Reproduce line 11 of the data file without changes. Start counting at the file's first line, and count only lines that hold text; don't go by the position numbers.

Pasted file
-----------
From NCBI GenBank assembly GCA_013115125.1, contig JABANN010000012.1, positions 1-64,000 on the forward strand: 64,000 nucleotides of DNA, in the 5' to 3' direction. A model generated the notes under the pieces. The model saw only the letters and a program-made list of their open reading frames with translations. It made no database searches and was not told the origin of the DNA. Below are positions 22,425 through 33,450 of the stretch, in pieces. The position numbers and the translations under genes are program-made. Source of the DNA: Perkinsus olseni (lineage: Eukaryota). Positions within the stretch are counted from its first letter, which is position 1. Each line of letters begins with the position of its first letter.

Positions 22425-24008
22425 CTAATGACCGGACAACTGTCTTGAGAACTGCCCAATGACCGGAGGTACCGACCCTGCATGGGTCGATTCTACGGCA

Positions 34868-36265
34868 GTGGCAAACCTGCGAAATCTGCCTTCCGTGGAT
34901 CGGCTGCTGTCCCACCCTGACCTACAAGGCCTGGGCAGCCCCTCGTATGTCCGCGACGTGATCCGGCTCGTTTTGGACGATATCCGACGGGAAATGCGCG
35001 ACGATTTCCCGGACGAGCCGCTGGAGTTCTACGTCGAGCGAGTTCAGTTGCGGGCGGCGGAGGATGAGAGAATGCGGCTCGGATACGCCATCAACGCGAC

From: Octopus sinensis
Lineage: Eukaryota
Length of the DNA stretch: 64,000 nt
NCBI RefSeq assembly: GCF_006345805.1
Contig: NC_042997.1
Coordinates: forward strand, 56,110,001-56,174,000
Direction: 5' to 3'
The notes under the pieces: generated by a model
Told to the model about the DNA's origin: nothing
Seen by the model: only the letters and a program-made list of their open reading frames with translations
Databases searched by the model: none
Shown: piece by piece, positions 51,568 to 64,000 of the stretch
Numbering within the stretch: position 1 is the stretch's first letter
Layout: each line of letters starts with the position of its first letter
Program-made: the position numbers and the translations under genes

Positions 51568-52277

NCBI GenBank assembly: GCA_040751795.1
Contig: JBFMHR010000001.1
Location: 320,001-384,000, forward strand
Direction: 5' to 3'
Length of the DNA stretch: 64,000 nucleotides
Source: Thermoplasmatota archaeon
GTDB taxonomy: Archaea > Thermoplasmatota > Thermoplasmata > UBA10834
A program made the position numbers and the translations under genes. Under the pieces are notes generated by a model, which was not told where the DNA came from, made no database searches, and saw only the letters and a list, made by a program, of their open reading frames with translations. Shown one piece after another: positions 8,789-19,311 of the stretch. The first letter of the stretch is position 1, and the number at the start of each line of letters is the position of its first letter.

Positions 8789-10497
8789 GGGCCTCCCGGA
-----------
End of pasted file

NCBI RefSeq assembly: GCF_006345805.1